Last Saturday I was in Ottawa for the Outdoor Adventure Show and was interviewed by CBC Radio’s Michael Bhardwaj’s for his morning show – In Town and Out. Michael had me talking about new high tech. camp gadgets and traditional gear. It was a blast. We also decided to do a give-away of some products from both gear groups: Kelly Kettle, Goal Zero Solar Power Guide 10 kit and some SealLine dry sacks. The contest was to have listeners send in their best MacGyver story. We had an insane amount of entries and it was difficult to pick the winner. But near the end of the day we created a short list (see below) and chose Alison MacIvor – that’s right, “MacIvor.” What luck is that! Congratulations Alison.
So, just for fun, add your MacGyer moment to the blog here. I’ll send out my new film “The Happy Camper’s Wilderness Quest” to the winner.
“MacGyvering” Food Supply on an Arctic Canoe Trip by Jenifer Cepella
So, picture this. We’re sitting on the shores of an arctic lake. The canoes are stowed on shore since the waves are enormous; it’s 20C and the wind is howling. It’s been howling for 5 weeks and in the wrong direction. Unfortunately, on this 7-week canoe trip in Nunavut, it was the worst weather on record. Although we never camped in the same spot, there were days when the headwinds permitted progress of only 10 km.
The problem: we had just over 45 days of food for 11 strong, determined and hungry people. From Day 35 on, we stretched our food supply by having only two meals per day. When we fished during our wind-bound spells, we’d toss the lake trout (sometimes up to 100 lbs) into a garbage bag in the bottom of the canoe then paddle from 6 pm to 5 am each night when the winds were calmer. But as the Inuit know, fish are not fatty enough to sustain active people in cold temperatures. We needed fat!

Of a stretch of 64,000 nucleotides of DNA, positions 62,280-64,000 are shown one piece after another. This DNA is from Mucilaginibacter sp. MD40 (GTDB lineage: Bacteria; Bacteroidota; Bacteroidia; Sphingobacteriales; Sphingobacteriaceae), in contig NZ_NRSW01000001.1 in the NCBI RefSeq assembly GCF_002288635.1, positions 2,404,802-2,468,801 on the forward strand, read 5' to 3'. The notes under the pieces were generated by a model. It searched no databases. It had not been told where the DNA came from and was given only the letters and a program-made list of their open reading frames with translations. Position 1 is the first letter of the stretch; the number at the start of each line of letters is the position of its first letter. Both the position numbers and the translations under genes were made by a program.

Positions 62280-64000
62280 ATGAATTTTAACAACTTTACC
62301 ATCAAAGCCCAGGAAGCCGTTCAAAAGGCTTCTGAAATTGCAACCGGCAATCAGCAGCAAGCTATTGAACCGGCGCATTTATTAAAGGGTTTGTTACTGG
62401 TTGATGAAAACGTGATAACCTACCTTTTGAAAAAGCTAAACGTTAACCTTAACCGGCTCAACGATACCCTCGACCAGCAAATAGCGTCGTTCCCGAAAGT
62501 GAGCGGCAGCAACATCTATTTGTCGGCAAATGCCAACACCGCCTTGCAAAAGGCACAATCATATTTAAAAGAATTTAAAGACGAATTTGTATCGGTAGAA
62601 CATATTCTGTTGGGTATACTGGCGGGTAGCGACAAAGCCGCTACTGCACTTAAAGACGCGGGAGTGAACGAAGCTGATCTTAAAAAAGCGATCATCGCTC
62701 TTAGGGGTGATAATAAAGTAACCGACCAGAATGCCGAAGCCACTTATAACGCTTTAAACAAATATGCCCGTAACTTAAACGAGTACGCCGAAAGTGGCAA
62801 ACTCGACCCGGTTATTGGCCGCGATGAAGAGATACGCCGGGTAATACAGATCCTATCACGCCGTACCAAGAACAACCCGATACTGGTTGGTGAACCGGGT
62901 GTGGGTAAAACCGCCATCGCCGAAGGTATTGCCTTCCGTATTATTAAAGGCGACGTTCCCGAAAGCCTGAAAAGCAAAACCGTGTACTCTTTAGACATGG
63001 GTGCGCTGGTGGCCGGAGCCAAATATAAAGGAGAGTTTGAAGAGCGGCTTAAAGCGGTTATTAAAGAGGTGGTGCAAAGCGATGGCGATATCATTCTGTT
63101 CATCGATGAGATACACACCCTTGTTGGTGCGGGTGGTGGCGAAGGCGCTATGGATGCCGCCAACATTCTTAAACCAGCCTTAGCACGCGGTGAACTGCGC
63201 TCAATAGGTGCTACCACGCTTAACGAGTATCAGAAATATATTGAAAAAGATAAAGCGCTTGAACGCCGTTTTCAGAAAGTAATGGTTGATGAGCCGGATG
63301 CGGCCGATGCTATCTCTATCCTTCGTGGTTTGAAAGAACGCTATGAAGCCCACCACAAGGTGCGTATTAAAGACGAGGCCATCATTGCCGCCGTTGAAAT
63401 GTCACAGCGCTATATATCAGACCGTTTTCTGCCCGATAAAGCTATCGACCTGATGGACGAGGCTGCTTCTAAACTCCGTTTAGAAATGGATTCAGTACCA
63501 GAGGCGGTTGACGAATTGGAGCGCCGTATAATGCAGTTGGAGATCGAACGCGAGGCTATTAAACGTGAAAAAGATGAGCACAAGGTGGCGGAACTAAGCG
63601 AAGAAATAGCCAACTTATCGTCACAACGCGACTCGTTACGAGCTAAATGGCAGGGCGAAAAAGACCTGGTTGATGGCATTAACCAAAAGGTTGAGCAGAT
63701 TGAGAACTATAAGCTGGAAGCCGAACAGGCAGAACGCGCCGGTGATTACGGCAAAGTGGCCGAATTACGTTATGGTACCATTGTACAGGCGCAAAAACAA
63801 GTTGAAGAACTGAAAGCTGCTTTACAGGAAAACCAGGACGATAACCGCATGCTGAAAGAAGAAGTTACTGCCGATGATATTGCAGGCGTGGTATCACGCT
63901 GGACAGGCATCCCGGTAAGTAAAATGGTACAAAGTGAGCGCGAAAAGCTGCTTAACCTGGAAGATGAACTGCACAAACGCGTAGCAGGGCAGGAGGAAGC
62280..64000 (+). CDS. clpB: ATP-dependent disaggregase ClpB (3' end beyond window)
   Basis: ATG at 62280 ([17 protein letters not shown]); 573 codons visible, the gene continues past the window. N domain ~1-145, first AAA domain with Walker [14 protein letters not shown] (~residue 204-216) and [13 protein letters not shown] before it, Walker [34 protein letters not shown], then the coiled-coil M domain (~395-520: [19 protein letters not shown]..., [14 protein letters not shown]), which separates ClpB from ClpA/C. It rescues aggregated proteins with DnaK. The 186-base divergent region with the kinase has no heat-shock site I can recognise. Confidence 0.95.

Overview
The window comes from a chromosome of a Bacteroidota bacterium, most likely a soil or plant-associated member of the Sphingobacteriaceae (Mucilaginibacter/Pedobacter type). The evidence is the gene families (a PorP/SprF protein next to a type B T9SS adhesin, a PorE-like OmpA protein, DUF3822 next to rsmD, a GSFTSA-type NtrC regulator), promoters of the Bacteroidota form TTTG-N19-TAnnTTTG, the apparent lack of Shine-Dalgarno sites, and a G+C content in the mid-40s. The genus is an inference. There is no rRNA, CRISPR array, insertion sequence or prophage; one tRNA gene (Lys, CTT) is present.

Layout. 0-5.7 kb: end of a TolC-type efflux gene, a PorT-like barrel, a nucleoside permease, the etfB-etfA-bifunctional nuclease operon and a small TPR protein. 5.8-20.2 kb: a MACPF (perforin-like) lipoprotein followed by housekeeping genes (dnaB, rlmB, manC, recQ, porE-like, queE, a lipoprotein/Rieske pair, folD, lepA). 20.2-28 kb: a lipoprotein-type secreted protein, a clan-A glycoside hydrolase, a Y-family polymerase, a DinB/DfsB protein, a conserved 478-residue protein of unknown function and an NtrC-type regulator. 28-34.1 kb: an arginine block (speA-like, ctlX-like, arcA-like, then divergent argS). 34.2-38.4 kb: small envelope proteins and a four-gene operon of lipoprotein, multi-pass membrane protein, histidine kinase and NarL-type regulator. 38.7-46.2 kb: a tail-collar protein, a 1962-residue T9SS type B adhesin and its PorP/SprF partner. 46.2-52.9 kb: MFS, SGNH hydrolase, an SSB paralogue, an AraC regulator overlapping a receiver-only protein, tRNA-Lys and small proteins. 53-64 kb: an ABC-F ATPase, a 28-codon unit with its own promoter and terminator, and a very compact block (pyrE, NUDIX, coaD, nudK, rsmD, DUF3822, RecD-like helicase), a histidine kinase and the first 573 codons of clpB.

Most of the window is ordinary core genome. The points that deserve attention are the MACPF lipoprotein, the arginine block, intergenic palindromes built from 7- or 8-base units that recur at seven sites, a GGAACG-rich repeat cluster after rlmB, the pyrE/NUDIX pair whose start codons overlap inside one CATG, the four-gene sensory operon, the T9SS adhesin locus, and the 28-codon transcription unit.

On Day 43, we happened to cook up bacon. In the habit of saving everything, we cooled the grease and kept it. Some of us who had cracked hands, lips and faces from the constant cold winds, smeared the grease as a “beauty aid”. The main supply, however, came in handy 10 days after our food was supposed to have run out. As we were sitting by yet another maelstrom of a lake, just 40 km from our finish yet unable to proceed, we half-jokingly analyzed how long it would take any one of us to starve to death. We looked down at our lunch and laughed, for it consisted of almost all we had left in our packs: one pancake each and a good dollop of bacon grease. Back in the city, we mused, people wouldn’t clamour for such a repast!